|Publication number||US6978740 B1|
|Application number||US 11/104,107|
|Publication date||Dec 27, 2005|
|Filing date||Apr 12, 2005|
|Priority date||Apr 12, 2005|
|Also published as||CA2541007A1, CA2541007C, DE602006016696D1, EP1752706A2, EP1752706A3, EP1752706B1|
|Publication number||104107, 11104107, US 6978740 B1, US 6978740B1, US-B1-6978740, US6978740 B1, US6978740B1|
|Inventors||Walter Mark Schlesser, Eric Ryan Lang, Timothy James Kraus|
|Original Assignee||Deere & Company|
|Export Citation||BiBTeX, EndNote, RefMan|
|Patent Citations (4), Referenced by (3), Classifications (13), Legal Events (3)|
|External Links: USPTO, USPTO Assignment, Espacenet|
The present invention relates to crop re-hydration, and more particularly relates to a direct-fired steam generator particularly designed for use in crop re-hydration.
The standard design for a direct-fired steam generator utilizes a once-through water system in which all feed water pumped into the water-jackets of the combustion chamber and adjacent components is injected into the exhaust stream of hot gases at the bottom the combustion chamber where it is changed into steam by the hot gases. This approach has several drawbacks.
A first drawback occurs during the procedure of starting up the steam generator for operation. A water top-up is needed to ensure that the water jackets are completely filled before igniting the main flame. Since the water enters the water jackets under pressure, any excess is injected into the flame chamber. At this time, no hot gases are present to change the water to steam and this injected water is eventually blown through the steam discharge system and deposited on the crop entering the baler. This causes wet spots in the hay, which may ultimately result in spoilage and, thus, in an entire bale being ruined.
A second drawback occurs during shut-down when water is pumped through the cooling jackets to cool the combustion chamber after the main flame has been extinguished. This cooling water causes the same problems as that caused by the top-up water.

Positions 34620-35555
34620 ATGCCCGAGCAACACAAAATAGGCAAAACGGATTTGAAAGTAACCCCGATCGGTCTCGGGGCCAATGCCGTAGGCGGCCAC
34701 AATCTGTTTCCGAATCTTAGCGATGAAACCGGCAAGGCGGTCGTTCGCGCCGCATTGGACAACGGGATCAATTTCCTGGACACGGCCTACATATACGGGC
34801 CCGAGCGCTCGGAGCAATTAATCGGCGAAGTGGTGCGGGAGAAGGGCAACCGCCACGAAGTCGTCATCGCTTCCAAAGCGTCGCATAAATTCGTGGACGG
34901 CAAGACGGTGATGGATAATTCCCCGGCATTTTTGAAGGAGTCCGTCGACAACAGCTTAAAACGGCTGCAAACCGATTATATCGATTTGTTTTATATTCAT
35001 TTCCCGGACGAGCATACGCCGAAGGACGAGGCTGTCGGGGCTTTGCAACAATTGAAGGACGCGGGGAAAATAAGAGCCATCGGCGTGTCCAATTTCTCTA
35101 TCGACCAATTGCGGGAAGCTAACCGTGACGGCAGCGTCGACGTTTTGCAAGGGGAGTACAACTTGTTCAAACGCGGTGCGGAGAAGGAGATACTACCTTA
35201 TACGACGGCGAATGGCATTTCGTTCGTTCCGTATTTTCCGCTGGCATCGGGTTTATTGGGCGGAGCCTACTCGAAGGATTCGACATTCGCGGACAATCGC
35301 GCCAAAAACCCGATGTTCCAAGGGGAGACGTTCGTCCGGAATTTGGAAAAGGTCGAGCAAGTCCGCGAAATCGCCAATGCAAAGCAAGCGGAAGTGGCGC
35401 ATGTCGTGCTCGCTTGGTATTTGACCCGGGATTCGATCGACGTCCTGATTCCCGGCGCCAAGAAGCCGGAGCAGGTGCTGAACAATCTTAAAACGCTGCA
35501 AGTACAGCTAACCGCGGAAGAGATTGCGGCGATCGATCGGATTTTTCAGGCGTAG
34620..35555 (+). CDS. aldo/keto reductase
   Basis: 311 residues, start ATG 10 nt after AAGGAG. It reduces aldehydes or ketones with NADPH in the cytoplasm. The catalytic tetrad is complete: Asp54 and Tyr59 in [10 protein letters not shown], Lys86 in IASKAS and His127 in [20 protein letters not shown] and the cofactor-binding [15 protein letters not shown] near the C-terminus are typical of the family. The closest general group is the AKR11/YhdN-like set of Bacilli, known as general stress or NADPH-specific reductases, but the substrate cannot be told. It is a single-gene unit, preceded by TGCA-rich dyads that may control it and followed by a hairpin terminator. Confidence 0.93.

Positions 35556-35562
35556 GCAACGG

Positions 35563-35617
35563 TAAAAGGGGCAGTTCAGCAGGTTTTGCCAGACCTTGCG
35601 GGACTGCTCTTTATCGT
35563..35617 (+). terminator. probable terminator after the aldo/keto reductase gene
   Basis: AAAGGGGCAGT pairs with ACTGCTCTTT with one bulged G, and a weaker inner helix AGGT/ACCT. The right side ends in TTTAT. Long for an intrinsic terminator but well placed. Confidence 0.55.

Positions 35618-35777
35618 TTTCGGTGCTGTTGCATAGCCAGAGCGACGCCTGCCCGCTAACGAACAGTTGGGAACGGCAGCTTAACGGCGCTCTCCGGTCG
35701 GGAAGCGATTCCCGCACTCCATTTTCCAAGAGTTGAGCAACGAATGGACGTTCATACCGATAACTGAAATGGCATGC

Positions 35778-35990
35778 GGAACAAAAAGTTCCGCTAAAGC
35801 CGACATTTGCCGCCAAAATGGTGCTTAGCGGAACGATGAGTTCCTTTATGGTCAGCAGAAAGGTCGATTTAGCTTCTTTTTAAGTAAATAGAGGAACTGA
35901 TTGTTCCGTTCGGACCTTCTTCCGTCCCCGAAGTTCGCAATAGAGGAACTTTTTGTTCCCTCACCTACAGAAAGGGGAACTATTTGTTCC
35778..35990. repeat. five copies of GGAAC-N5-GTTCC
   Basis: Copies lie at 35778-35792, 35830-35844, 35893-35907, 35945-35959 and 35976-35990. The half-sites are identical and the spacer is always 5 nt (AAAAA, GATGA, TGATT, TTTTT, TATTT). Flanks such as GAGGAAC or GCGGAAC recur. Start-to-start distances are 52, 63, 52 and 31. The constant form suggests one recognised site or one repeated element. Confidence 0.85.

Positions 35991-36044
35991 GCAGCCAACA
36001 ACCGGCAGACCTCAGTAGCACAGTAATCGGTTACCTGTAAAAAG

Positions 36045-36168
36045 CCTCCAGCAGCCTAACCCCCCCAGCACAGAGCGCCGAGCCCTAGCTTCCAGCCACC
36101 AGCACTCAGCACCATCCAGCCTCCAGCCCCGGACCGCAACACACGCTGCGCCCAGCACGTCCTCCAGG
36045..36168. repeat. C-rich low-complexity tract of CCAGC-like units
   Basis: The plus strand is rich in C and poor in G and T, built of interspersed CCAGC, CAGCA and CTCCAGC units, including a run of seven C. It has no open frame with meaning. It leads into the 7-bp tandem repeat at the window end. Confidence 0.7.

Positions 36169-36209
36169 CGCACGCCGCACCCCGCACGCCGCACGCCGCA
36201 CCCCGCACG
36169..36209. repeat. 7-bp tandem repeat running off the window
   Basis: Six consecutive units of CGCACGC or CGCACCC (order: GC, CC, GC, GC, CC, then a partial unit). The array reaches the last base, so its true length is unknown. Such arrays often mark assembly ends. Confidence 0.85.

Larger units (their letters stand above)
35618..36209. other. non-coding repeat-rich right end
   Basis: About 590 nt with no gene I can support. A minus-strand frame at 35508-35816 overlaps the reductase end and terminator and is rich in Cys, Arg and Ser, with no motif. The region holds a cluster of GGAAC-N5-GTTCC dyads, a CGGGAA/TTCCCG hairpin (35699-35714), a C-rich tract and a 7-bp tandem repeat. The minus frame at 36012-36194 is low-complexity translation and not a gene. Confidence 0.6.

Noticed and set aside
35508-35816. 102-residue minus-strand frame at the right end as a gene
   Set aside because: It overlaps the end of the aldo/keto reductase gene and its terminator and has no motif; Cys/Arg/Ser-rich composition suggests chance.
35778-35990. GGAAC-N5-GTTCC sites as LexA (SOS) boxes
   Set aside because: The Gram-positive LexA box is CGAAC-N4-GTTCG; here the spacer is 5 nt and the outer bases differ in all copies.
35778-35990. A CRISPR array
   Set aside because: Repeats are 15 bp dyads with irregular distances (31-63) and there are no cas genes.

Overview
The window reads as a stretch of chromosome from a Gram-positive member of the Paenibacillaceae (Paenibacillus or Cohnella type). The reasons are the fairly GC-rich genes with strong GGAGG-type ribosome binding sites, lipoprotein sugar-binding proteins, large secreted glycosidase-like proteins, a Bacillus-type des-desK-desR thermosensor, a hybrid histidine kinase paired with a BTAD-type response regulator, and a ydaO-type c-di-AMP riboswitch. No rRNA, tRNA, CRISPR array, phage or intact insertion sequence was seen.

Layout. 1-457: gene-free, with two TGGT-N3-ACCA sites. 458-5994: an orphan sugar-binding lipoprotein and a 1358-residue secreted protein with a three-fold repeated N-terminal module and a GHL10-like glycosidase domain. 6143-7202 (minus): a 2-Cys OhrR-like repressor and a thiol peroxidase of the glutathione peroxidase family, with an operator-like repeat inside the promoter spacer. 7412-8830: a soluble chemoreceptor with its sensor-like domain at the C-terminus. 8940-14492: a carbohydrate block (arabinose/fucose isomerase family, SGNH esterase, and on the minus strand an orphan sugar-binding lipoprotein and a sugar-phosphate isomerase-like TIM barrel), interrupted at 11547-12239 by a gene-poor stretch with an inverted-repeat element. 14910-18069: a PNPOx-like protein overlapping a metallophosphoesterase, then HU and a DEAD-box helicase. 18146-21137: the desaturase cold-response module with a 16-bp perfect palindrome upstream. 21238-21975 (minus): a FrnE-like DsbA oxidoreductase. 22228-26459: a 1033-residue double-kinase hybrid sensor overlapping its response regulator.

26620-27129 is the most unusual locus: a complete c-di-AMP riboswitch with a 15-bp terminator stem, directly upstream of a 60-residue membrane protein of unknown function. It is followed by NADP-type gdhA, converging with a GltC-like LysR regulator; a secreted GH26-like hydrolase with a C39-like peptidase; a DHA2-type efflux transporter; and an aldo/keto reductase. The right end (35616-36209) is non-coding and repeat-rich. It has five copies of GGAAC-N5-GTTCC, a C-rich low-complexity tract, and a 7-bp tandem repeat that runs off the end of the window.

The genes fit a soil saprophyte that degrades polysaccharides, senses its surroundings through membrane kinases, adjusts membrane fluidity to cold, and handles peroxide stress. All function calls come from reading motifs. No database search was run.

A third drawback occurs when the machine is shut down for the day, and water contained in the water jackets boils because the flow of fresh cooling water ceases when the water pump is shut off. This boiling action results in water running into the exit end of the combustion chamber, where its conical end section guides the water into the cylindrical section of the combustion chamber. This presence of water causes a relatively high humidity to exist in the combustion chamber, then, as the baler sits overnight, moisture will condense on the surfaces of associated parts. It has been observed that when water condenses on the pilot flame igniter or on the flame scanner, ignition difficulties arise and the scanner malfunctions.
Thus, the problem to be solved is to provide the necessary water for cooling the steam generator and for producing steam without causing the above-noted problems.
According to the present invention, there is provided an improved direct-fired steam generator system.
An object of the invention is to provide a direct-fired steam generator system including a water supply arrangement that avoids the problems associated with the prior art water supply arrangement. This object is accomplished by providing a water supply arrangement wherein the water first flows through the various cooling water jackets of the steam generator system and then is routed, by way of a three-way valve, normally to the water supply tank, and selectively to a water injection arrangement for injecting water into the bottom of the combustion chamber. Just before the main flame is ignited, the three-way water valve is shifted from its normal, tank position to its injection position wherein it redirects the water flow from flowing to the storage tanks to flowing to the water injection arrangement. Thus, the three-way valve permits water to be continually circulated through the water jackets ensuring the jackets are always full whether the main flame is present or not. Because the three-way valve normally prevents water in any form from entering the combustion chamber, problems with condensation forming on associated parts is eliminated since a low humidity environment is maintained in the combustion chamber.
The sole FIGURE is a somewhat schematic, top, partial sectional view of a direct-fired steam generator system embodying the present invention, but omitting most of the fuel supply system, while showing primary components of the air and water supply systems.